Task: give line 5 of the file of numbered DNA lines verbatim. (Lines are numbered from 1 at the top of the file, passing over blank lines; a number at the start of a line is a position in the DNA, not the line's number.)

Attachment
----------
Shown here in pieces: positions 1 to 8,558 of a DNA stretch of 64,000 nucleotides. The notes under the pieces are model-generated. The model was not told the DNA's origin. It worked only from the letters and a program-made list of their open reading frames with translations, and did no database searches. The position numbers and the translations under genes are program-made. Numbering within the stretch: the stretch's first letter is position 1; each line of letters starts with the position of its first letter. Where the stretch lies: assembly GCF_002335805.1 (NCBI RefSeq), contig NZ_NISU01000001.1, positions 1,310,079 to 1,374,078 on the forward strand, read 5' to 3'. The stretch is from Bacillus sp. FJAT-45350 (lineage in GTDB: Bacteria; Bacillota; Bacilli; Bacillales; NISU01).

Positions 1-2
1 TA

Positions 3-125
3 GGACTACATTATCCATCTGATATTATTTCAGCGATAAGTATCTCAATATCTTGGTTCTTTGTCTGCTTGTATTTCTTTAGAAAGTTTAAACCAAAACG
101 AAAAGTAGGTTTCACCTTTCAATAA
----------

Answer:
3 GGACTACATTATCCATCTGATATTATTTCAGCGATAAGTATCTCAATATCTTGGTTCTTTGTCTGCTTGTATTTCTTTAGAAAGTTTAAACCAAAACG